Goooooooal for Germany!
ARD’s master control room is located in the International Broadcast Center (IBC) in Warsaw, within a compound shared by ARD (German Broadcasting Union) and ZDF (Second German Television). A second production facility is located some distance away from the main hub in a container compound in Danzig - and in the direct vicinity of the headquarters of the German national team (DFBQ). All exclusive coverage for ARD’s radio broadcasts is managed from there.
The WDR (West German Broadcasting) has taken on the responsibility for planning, preparing, and implementing the coverage of the UEFA EURO 2012. Within the ARD, WDR acts as the host broadcasters when dealing with the UEFA as well as ZDF. As host broadcaster for the ARD, WDR is not only responsible for organizational and editorial tasks, but also has to take on the technical management for TV and radio broadcasts. To this end, ARD’s existing pool of Lawo equipment was expanded: in total, two crystal consoles, one mc²56 console, and one Nova29 were rented from Lawo’s rental partner Audio Broadcast Services (ABS). The entire setup will be put to use again at the Olympic Games in London.
For the management of all control room tasks, ARD Radio uses software developed specifically for these. Therefore, close cooperation with ABS during every step of the process, from front end to the development division, was instrumental in assuring optimal system integration. “Due to the very positive experiences from this project, we are planning cooperation closely during future projects of this magnitude,” said Manfred Brass, technical director with ARD Radio at the IBC in Warsaw.
The technical preparations were directly connected to the planning for broadcasts from the Olympic Games in London. During a four week test set-up at NDR (North German Broadcasting) in Hamburg, a comprehensive setup for all components was created, configured, and tested. Due to the extremely small time window between packing up in Warsaw and Danzig, transporting the equipment, and setting up in London, both events have to be broadcast using almost identical setups. “In this situation, the strengths of the Lawo system really shine,” explained Brass.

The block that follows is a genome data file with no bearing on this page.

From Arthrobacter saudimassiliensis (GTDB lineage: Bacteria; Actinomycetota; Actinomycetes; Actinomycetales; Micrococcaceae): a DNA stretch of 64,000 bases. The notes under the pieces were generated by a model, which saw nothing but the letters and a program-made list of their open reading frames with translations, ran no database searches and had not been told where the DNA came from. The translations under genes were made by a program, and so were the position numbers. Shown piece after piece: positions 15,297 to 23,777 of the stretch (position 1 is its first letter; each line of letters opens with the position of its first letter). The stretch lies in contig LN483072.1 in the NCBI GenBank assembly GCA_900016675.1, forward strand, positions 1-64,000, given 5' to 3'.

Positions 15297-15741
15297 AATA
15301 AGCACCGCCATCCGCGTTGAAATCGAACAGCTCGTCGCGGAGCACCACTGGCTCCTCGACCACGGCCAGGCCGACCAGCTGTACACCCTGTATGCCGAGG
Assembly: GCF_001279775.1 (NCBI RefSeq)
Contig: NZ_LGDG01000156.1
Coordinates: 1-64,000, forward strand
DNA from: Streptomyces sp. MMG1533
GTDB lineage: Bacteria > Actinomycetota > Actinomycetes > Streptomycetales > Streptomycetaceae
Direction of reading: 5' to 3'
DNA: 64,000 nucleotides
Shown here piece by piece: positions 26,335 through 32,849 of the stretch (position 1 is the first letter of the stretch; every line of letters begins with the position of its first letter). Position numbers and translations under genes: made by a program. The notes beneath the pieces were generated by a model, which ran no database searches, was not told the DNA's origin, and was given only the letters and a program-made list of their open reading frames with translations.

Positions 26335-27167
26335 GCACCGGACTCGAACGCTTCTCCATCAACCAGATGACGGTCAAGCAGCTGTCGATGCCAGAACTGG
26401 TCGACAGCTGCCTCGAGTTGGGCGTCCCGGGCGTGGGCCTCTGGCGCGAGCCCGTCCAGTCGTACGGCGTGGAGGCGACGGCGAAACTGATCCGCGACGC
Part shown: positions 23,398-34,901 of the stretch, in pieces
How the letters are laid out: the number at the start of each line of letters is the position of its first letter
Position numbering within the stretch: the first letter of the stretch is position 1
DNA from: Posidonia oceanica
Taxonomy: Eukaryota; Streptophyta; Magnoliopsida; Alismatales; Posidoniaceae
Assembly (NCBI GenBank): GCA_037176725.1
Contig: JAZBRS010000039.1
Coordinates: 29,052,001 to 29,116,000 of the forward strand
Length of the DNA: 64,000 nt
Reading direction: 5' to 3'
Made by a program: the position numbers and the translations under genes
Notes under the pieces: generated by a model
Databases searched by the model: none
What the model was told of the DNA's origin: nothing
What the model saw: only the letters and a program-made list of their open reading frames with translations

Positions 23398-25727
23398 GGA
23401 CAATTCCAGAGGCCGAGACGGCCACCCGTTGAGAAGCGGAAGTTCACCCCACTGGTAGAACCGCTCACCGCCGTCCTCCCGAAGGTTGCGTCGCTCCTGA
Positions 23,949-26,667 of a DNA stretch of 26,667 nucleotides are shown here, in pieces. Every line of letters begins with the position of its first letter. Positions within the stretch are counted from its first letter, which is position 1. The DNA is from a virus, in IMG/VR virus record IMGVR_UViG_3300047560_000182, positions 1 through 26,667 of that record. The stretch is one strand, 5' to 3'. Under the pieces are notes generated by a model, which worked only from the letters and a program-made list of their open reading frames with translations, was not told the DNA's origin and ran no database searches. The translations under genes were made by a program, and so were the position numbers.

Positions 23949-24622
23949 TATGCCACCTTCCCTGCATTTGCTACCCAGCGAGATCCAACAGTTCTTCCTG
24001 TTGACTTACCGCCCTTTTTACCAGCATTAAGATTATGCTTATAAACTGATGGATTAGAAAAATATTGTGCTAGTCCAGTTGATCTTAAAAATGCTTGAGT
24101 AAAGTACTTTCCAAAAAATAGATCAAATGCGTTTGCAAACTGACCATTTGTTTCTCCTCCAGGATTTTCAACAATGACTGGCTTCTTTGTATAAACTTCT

The self-produced signals, including voice recordings and commentary with self-recorded sound bites, are edited, saved, and transferred to Germany using one extensive, mobile production network. For connecting commentator booths in the stadiums to the MCR in the IBC, the host broadcaster makes use of exclusively reserved ISDN and Ethernet ports. Thus, beside conventional ISDN technology, also Audio over IP connections are available and have already been used successfully. Both technologies can be selected and utilized with an Audiocodec (AETA Scoopy+) of the latest generation. In addition, the host broadcaster delivers all relevant feed signals and supplied in the MCR via MADI to the Nova29 matrix. In this process, some of the software tools developed by ARD, such as the central control module Cassandra, work closely together with the Nova29, Nova17, Nova73HD as well as the crystal consoles. “The Lawo equipment provides the basis for the many in-house developments from the ARD-facilities involved. These complement our portfolio and bring us a long way towards creating a perfect user-oriented workflow. The openly designed interfaces provide the ideal condition for this,” continued Brass. ”Above all, the free and flexible configurability of the crystal consoles, carried out by trained staff, allows for quick adjustments and stands out as one of the most important features of the Lawo system aside from the clarity of the console surface and the overall ease-of-use.”
The crews working in ARD’s production facilities particularly value the clear and well-designed surface of the sturdy and high-quality crystal consoles. Another clear advantage lies in the possibility of central administration: Thanks to this feature, “one of our colleagues in the IBC can centrally implement any short term change requests both here in the IBC and on the crystal consoles in the DFBQ Danzig at the same time, thanks to the data connection between the IBC Warsaw and the DFBQ Danzig,” said Brass.
Lawo, headquartered in Rastatt/Germany, specialises in developing, designing and manufacturing mixing consoles and matrix systems for radio and TV broadcasters, as well as for use in live events. Standards of high quality and innovative technology are supported by more than 40 years of experience in the field of professional audio technology.Lawo’s product range covers digital audio mixing consoles for use in radio, broadcast, production and live applications, including the required software. In addition to the provision of matrix systems and audio networks, Lawo also carries out project engineering tasks and acts as a main contractor for radio OB trucks; these services include user training and maintenance. This high level of expertise results in a comprehensive support service for Lawo customers.